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I'm in the process of developing my MVC application and I was thinking, What is the lifetime of a controller class?

When does it get created? How many instances of a single controller are there? what are the implications of local variables? when is it destroyed?

I'm sure there is a good link somewhere floating around on the internet, but my google-fu couldn't find it.

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3 Answers 3

up vote 26 down vote accepted

Stephen Walther has a great article on the life-cycle of a request being handled by the MVC Framework.

Here's a extract from the top of his article, it goes on to explain each step in detail:

Overview of the Lifecycle Steps

There are five main steps that happen when you make a request from an ASP.NET MVC website:

1. The RouteTable is Created

This first step happens only once when an ASP.NET application first starts. The RouteTable maps URLs to handlers.

2. The UrlRoutingModule Intercepts the Request

This second step happens whenever you make a request. The UrlRoutingModule intercepts every request and creates and executes the right handler.

3. The MvcHandler Executes

The MvcHandler creates a controller, passes the controller a ControllerContext, and executes the controller.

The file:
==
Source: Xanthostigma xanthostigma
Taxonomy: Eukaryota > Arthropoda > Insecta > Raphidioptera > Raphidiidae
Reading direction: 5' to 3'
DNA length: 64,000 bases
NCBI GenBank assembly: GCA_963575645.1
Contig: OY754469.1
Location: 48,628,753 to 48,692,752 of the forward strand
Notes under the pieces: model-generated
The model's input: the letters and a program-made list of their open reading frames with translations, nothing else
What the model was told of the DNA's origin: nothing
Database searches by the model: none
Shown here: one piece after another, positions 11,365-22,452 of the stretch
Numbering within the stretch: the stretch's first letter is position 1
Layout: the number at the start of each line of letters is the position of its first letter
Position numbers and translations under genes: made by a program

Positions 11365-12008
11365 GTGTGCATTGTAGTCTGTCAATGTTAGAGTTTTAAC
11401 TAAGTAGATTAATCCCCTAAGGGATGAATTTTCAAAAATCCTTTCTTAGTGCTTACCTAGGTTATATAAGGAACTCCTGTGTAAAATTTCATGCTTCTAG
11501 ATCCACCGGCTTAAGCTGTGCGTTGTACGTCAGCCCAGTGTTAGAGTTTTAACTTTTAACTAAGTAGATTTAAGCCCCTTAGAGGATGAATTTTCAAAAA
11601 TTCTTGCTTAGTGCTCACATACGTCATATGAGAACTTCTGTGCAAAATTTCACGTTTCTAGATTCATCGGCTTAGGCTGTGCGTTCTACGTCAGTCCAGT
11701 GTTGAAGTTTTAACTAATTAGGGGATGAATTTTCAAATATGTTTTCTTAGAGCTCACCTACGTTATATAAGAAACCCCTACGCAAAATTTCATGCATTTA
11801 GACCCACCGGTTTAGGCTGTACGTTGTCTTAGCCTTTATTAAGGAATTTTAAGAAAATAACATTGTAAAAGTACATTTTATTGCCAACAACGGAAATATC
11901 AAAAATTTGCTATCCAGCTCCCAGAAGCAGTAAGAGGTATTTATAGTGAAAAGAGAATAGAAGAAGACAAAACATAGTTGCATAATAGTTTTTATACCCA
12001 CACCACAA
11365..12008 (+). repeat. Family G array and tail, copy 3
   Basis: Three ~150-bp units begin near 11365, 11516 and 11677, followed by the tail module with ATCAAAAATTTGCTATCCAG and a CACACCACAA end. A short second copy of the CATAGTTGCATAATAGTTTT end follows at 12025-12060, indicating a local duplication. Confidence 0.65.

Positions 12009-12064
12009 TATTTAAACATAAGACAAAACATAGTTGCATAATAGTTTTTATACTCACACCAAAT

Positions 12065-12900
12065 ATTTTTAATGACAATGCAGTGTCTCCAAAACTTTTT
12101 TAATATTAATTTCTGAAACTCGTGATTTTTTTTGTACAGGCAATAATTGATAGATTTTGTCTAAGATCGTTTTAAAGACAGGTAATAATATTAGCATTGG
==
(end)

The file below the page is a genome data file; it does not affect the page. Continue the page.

4. The Controller Executes

The controller determines which controller method to execute, builds a list of parameters, and executes the method.

5. The RenderView Method is Called

Typically, a controller method calls RenderView() to render content back to the browser. The Controller.RenderView() method delegates its work to a particular ViewEngine

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That is a really great article. All the info I was looking for :) –  Alastair Pitts Mar 2 '10 at 0:18
    
No problem, glad to help. –  Kieron Mar 2 '10 at 7:37
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Assuming you don't change the default ControllerFactory, controllers will be created for every request and will be garbage collected "sometime after" the request has completed.

In short, you don't need to worry about race conditions for instance variables (though you do for static variables, obviously). Having said that, I'd recommend keeping your controller actions reentrant for the sake of cleaner code.

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Steve Sanderson has produced a good poster depicting the MVC Request Handling Pipeline that may be of interest to you.

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